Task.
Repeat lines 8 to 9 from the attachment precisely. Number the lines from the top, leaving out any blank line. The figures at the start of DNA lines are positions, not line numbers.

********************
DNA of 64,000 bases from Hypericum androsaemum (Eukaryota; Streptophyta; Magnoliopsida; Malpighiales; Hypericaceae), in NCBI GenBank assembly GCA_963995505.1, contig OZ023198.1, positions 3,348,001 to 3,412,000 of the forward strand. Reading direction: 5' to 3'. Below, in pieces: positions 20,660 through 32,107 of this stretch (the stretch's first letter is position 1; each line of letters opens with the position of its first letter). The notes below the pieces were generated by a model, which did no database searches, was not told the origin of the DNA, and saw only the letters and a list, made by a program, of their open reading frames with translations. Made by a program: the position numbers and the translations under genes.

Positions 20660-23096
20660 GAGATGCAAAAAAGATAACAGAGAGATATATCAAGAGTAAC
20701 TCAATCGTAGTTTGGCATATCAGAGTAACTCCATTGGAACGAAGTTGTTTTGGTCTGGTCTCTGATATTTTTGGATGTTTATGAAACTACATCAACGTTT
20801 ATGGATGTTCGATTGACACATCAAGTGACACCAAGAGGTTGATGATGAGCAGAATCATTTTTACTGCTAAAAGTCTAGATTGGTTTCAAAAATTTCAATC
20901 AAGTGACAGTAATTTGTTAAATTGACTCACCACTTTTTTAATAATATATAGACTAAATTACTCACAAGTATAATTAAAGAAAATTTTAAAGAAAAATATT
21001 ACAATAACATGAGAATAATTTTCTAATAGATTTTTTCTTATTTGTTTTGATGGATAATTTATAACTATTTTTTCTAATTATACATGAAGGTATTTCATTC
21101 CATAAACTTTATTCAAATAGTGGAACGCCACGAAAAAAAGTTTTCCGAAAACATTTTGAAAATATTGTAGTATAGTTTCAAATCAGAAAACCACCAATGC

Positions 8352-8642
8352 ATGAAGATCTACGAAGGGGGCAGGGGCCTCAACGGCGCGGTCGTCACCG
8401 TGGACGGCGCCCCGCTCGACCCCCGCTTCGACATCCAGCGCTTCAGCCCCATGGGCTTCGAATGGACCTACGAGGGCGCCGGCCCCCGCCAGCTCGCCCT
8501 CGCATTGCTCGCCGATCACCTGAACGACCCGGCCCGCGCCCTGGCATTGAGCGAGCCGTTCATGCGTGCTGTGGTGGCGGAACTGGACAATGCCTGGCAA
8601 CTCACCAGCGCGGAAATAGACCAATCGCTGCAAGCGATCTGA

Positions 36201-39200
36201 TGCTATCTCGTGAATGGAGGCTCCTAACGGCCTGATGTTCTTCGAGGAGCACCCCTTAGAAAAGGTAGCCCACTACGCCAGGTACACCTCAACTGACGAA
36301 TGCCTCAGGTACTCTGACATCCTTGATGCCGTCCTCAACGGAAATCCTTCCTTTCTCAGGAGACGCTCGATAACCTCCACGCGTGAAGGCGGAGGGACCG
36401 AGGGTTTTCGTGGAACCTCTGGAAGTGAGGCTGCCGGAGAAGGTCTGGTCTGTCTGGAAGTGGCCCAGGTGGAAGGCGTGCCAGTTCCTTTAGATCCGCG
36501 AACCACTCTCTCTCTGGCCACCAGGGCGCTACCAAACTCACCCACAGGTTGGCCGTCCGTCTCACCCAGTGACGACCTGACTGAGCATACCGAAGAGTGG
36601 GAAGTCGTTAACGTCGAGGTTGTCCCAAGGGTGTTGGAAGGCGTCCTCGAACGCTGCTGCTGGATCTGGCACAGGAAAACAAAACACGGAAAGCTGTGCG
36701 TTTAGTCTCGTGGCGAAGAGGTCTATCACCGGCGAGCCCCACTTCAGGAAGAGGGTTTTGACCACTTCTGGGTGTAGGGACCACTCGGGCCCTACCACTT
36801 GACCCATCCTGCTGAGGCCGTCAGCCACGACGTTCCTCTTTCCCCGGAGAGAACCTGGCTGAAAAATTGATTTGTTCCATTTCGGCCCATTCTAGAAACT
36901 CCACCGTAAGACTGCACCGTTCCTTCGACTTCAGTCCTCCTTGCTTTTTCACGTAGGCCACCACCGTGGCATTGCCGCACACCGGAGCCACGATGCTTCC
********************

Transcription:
21101 CATAAACTTTATTCAAATAGTGGAACGCCACGAAAAAAAGTTTTCCGAAAACATTTTGAAAATATTGTAGTATAGTTTCAAATCAGAAAACCACCAATGC

Positions 8352-8642